En EspaŅol

Q. Who is Mr. Smarty Plants?

A: There are those who suspect Wildflower Center volunteers are the culpable and capable culprits. Yet, others think staff members play some, albeit small, role. You can torture us with your plant questions, but we will never reveal the Green Guru's secret identity.

Help us grow by giving to the Plant Database Fund or by becoming a member

Did you know you can access the Native Plant Information Network with your web-enabled smartphone?

Share

Ask Mr. Smarty Plants

Ask Mr. Smarty Plants is a free service provided by the staff and volunteers at the Lady Bird Johnson Wildflower Center.

Search Smarty Plants
    
 
See a list of all Smarty Plants questions
Can't find the answer in our existing FAQs, submit a question to Mr. Smarty Plants.
Need help with plant identification, visit the plant identification page.
 
rate this answer
Not Yet Rated

Friday - June 15, 2007

From: Oxford, CT
Region: Northeast
Topic: Shrubs
Title: Effective plant cover for utility boxes
Answered by: Joe Marcus

QUESTION:

In Connecticut, we have utility boxes for underground electricity and cable located in front of our house. The builder has landscaped around them: first with rhododendrons and then azaleas and both have died. What should we suggest they plant that would hide the boxes and yet look nice directly in front of our house? The area gets full sun and the soil is very rocky.

ANSWER:

Your chances for success will be improved by first improving the soil around the utility boxes. Adding some rich topsoil, or woodland leaf mold will provide organic matter that your landscape planting needs to succeed.

Some native shrubs that might work for you are:

Juniperus communis (common juniper)

Thuja occidentalis (arborvitae)

Comptonia peregrina (sweet fern)

Arctostaphylos uva-ursi (kinnikinnick)

Leucothoe axillaris (coastal doghobble)

Spiraea alba (white meadowsweet)

However, you should consult with local native plant experts and nursery professionals for recommendations specific to your local conditions.

 

More Shrubs Questions

Planting Texas Mountain Laurel to transplant to Dallas
August 29, 2012 - My daughter would like to incorporate a tree planting ceremony in her wedding in Texas. The seedling would be planted in a pot for a few years and later transplanted in a yard when they buy a home. Wo...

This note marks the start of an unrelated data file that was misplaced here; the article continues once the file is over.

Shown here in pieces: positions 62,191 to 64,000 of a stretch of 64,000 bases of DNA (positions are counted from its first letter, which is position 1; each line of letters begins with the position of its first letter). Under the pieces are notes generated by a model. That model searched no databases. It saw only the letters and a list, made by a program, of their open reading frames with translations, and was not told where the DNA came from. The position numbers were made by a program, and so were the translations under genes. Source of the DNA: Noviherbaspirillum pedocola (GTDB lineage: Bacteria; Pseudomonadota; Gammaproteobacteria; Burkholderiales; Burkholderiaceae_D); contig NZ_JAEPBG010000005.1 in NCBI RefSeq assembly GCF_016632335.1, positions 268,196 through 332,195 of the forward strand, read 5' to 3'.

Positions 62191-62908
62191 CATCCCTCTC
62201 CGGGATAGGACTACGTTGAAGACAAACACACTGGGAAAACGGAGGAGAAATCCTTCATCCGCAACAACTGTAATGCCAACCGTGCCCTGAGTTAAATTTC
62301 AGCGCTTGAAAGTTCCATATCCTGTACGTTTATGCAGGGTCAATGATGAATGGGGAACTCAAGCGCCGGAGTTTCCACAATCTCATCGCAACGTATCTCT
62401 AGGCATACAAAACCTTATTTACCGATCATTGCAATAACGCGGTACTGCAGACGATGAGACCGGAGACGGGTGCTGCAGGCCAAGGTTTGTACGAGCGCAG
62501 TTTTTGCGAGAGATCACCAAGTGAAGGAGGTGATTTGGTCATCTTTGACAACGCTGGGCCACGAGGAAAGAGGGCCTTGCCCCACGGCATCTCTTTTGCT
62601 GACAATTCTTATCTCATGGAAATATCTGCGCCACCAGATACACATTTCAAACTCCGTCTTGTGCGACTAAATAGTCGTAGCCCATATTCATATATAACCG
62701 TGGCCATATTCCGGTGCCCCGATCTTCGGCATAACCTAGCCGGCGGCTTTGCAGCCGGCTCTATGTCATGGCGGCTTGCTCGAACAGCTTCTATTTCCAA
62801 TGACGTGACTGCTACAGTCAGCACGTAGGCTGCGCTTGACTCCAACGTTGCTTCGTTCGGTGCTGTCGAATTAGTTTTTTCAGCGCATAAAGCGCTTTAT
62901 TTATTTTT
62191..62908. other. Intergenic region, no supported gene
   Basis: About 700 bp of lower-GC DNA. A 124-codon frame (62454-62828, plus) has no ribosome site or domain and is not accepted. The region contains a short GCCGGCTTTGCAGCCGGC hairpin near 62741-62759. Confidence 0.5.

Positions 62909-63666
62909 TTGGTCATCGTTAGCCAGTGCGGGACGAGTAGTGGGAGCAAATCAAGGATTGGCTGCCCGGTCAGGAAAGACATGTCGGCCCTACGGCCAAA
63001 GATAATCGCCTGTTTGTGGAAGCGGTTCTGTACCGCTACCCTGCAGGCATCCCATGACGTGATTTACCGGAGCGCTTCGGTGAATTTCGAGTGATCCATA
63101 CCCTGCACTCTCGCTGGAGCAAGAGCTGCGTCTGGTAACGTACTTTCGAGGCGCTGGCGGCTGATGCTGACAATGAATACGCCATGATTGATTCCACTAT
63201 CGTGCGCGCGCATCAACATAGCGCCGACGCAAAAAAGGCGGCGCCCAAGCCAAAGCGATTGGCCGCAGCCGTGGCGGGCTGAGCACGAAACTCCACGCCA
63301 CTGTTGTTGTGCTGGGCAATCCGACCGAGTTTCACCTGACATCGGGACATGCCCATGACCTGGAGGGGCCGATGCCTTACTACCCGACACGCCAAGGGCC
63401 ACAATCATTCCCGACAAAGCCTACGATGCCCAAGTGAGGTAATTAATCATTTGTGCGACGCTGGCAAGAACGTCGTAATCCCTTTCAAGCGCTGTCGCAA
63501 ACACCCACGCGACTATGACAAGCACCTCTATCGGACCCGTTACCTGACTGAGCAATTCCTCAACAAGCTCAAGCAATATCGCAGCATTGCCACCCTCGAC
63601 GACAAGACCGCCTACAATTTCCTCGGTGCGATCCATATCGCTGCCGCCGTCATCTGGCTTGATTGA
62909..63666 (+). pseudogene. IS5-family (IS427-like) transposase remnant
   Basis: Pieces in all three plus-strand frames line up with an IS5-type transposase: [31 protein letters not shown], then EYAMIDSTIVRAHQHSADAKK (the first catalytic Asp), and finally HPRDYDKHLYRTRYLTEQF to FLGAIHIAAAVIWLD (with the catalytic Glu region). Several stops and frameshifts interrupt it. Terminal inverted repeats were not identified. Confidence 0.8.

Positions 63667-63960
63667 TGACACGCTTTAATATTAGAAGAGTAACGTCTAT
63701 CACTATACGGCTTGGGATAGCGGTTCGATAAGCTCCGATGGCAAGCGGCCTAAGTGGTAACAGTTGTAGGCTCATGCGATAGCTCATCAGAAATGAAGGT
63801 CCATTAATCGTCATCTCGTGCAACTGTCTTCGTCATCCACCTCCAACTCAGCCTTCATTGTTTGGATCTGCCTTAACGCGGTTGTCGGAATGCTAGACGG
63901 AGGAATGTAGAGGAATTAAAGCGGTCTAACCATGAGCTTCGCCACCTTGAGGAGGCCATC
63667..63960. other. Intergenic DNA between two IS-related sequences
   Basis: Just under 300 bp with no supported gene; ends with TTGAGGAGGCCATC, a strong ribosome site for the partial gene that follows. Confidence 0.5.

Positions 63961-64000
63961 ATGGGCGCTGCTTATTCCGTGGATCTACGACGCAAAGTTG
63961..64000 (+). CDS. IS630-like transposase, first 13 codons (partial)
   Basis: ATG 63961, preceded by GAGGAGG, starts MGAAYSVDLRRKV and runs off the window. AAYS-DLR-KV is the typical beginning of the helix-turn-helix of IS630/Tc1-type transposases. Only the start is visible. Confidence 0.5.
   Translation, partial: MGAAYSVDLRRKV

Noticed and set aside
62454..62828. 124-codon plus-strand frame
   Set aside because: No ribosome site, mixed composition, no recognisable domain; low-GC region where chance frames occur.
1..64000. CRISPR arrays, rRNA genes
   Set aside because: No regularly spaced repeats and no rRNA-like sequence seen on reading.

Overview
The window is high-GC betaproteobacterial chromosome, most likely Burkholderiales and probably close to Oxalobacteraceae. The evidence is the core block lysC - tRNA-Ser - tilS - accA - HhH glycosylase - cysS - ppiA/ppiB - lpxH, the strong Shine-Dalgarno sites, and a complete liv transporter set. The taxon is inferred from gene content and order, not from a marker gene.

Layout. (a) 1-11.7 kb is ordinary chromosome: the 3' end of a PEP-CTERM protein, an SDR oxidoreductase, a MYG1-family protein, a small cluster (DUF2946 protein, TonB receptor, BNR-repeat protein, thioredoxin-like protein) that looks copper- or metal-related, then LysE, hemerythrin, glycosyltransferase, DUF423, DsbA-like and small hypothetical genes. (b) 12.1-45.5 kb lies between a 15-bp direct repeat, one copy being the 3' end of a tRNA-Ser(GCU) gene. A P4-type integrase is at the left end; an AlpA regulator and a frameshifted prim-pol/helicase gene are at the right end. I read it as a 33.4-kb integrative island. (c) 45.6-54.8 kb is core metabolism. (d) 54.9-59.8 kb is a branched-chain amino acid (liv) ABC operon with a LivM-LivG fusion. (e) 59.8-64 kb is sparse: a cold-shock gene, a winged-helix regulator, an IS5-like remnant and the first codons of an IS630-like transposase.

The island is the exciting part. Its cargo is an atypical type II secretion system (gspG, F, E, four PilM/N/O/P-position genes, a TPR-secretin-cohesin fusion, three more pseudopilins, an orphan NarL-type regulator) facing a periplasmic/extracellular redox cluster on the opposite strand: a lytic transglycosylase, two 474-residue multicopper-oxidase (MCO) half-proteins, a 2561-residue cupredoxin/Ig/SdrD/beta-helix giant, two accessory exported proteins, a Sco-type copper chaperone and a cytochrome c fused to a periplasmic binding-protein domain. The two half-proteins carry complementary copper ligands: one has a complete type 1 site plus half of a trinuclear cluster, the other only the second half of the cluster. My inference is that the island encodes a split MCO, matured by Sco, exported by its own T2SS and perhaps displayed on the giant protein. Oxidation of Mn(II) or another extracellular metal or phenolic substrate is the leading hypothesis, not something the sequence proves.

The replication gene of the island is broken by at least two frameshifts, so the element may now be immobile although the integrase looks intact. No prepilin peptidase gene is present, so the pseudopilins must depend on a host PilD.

view the full question and answer

Cottage-style landscaping for Chesapeake VA
August 02, 2012 - Dear Mr. Smarty Plant staff, I recently moved into a cottage style home that has a poured concrete/paver patio. I am trying to come up with ideas for plantings that would 1. give me a bit of privacy,...
view the full question and answer

Evergreen shrubs for foundation plants
June 02, 2010 - Can you recommend any evergreen shrubs that would work as foundation plants in front of windows, so preferably below 4' tall? I would love a native plant, and of course anything for the birds and be...
view the full question and answer

Plants for northern exposure in Wichita, KS
March 17, 2009 - What are good plants for the north side of the house with acidic soil in Zone 6, Wichita, KS?
view the full question and answer

Native perennial winter plants for Waco, TX
November 03, 2004 - I live in the Waco area, and would like to know winter plants that I could use that would come back each year, flowering or otherwise.
view the full question and answer

Smarty Plants's Facebook profile Support the Wildflower Center by Donating Online or Becoming a Member today.

Mr. Smarty Plants wants you to be his Facebook friend. Click the Facebook icon to add yourself to Mr. Smarty Plants list of friends.
E-NEWSLETTER | BECOME A MEMBER | DONATE NOW | MEDIA | SITEMAP | STAFF
© 2015 Lady Bird Johnson Wildflower Center